So it came to pass during this last Christmas season that I won a drawing for one of CurtissAnn’s books. Holiday activity overtook my lazy dream of armchair reclining and reading during the first three-fourths of the fourteen or so days (seemed like 28 at least), but I recouped enough to sit-a-spell post January and into “Miracle on I-40” and didn’t part with it for long until I finished.

I liked heroine waitress Lacey right away. She was trying to accomplish a trip to her parent’s and her “little–girl” home for Christmas. She had business of the past to tend to and an introduction to her parents of her two children, not yet seen by them.

Got the grandmother’s heart in me right there. How she makes this trip is a thrilling tale, filled with the  “I wanna” emotions of children adults alike.

I was getting along pretty good in the story, when I put it down late one night to retire my sleepy eyes. Once in bed, my sleepy eyes popped open and my mind started a tattle-tale list of things I needed to do the next day on a project I was excited about……plus wondering how my story characters were going to handle their next obstacle.

I needed sleep to get an advantage on tomorrow, so I took a  sleep aid, a rare act for me. Back in bed, the non-sleep nonsence continued. OK, I bargained…..I’ll get up and read one chapter….

OK, I’ll read the next couple pages. All right, I’ll read until my eyes feel blurry, that always works.

Now, I’m having trouble. My eyes ARE blurry, I am almost dropping the book, but I can’t put it down. Because I am on 172 and between my droopy, sedated eyes, and my tears, I have to work really hard to see the words.

But I am on page 172 and I must continue because this is so important and I want to see that what I want to happen will  happen.

And I continue reading. And I only look with one eye at the clock as the dong, dong, dong tells me it is slipping past 3 am. And I stay until I finish the end which I am coming to quicker than I want it to end….even if I do have to get back in bed.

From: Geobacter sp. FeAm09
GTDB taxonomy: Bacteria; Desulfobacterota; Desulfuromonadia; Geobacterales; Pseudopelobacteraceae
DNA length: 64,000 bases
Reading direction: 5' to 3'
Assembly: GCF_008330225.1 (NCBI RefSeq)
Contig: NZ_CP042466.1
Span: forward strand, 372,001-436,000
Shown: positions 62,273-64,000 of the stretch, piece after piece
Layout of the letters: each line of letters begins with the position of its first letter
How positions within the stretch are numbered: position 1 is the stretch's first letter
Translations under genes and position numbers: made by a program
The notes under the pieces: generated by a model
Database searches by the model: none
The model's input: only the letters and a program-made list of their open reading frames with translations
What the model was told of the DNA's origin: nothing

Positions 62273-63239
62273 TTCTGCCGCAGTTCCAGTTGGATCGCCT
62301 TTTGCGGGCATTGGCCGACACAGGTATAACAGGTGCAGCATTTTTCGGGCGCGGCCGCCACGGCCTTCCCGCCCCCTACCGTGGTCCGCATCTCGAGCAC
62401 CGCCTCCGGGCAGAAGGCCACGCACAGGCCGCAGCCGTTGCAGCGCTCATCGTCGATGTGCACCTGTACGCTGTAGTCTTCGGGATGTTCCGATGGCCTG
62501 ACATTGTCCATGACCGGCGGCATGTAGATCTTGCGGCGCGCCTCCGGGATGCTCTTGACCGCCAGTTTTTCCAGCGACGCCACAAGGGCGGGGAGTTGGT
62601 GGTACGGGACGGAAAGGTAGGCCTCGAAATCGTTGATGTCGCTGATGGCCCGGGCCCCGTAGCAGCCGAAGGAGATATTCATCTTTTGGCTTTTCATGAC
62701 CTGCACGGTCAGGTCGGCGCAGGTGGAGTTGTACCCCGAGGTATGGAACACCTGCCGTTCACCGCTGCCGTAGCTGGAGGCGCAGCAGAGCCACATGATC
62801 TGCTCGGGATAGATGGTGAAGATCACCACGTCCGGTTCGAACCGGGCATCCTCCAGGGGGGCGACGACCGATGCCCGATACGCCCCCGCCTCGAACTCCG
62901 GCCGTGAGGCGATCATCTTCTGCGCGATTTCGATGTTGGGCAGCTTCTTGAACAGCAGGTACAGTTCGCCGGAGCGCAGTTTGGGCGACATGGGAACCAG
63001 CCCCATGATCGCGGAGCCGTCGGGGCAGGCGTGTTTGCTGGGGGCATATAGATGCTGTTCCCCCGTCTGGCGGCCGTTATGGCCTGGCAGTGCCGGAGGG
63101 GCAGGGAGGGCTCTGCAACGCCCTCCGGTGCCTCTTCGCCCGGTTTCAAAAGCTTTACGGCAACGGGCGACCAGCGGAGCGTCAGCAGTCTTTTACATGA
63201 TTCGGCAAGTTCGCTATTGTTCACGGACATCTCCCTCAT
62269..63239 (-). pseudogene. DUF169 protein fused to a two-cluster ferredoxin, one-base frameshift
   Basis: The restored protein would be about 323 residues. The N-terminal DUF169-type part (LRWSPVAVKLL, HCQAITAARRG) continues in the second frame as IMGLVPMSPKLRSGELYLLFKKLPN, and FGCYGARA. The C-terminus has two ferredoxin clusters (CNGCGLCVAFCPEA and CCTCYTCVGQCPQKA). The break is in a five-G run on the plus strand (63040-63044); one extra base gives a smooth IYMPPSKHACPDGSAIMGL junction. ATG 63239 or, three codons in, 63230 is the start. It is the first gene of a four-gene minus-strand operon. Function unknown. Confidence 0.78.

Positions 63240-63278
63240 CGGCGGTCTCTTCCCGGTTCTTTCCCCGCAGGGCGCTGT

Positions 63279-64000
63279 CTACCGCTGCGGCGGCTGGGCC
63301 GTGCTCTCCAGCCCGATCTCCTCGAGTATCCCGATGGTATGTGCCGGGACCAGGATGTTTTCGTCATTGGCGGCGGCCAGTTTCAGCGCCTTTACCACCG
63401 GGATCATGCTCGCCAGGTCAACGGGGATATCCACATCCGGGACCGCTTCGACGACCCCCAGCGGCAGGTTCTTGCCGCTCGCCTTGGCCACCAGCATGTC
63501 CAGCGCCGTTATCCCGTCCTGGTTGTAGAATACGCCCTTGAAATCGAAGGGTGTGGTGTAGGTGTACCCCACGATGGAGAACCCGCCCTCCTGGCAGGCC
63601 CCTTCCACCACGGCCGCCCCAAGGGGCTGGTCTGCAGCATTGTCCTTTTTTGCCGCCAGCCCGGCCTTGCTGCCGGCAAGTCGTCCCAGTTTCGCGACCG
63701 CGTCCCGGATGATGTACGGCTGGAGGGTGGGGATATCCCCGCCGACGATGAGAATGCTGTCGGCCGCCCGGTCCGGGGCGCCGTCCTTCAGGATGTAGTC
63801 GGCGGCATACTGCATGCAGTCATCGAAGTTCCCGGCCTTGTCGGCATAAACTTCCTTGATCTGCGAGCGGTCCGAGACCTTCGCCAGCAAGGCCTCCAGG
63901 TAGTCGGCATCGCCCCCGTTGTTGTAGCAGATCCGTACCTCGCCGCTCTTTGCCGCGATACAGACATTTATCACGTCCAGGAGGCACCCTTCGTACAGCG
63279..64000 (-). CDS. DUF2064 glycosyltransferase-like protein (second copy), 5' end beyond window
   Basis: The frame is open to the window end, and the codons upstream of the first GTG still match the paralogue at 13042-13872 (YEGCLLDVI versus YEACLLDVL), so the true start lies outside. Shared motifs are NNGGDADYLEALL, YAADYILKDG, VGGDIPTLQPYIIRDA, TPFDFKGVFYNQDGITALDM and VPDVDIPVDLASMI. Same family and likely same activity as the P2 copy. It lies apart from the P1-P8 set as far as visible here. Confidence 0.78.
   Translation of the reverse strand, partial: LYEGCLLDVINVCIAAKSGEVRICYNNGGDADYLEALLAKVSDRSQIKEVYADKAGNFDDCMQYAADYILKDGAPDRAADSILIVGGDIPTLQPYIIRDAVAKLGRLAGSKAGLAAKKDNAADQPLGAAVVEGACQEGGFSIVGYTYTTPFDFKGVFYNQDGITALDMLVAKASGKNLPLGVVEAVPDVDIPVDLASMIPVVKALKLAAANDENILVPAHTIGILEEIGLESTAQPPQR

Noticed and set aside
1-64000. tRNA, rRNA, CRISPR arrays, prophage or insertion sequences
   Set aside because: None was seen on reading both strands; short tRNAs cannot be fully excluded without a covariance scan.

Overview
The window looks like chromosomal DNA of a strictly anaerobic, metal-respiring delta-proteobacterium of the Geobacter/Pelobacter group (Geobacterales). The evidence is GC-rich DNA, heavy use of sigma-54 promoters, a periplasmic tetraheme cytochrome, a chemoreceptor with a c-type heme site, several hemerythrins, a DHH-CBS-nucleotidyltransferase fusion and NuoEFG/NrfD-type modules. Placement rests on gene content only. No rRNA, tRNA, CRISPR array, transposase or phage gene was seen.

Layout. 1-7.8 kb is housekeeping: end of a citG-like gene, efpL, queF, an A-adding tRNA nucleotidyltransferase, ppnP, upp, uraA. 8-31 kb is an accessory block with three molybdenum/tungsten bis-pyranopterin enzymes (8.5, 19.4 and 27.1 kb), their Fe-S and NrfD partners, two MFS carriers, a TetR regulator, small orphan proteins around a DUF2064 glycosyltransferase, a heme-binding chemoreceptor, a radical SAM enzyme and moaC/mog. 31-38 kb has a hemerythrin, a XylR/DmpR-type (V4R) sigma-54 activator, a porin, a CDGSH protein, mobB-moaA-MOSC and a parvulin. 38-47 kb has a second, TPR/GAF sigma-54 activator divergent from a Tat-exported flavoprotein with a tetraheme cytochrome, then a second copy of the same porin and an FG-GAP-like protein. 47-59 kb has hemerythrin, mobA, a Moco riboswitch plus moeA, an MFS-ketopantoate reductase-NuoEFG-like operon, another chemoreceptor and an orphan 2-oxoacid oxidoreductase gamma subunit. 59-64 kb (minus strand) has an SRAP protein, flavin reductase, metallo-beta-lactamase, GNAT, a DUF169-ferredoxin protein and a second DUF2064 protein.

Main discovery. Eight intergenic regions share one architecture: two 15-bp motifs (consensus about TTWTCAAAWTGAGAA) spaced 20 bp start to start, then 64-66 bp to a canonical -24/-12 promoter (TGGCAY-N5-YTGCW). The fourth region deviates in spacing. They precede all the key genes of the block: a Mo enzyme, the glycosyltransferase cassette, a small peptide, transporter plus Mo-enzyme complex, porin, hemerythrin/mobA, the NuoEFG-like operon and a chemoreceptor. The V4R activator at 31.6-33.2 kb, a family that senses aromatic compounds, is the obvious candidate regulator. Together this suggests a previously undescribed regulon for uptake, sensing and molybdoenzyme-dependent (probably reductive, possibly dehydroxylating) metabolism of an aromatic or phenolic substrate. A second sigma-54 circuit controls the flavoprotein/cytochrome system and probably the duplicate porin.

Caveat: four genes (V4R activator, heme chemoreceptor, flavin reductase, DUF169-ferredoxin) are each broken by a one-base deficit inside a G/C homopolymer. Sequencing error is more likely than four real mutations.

And, I only venture to guess, that is why CurtissAnn sells books.

Thanks for the story and the characters I cared about. My project turned out marvelously the next day. The morning just arrived extra early.

Read Full Post »

Deer:  “Is turkey being served?”
 Cat: “Pies are not done yet. Come back later.”

This photo was on the internet. It is too darn cute! And the cat looks exactly like my daughter Laura’s Pepper.  Four year old Amy would have been one excited girl if she had seen this at her home. The deer do come right up to the shrubs and I wouldn’t doubt if they have been on their deck. Pepper always has a look-out spot right there by the sliding-glass door.

Let’s get this post going!  I tried to do this post earlier in the day and I could not get a photo set-in, so I left it for a bit, tried again and then the text was garbled up. So here is my third try.

Napkinwriter has not posted her usual schedule in November but I will get back to it. I have written over 100 posts now since I started twelve months ago and this has been a very fun thing to do. It is actually a cornerstone of the other writings I do and that is a good thing.

Yesterday, on Thanksgiving Day, Napkinwriter was not writing on her napkin, but using it at the beautifully set table and Thanksgiving feast Laura and Kathleen prepared for the family. A gathering of gratefulness, high spirits, really high energy from the youngest in the crowd, and very pleased palates from the rest of us.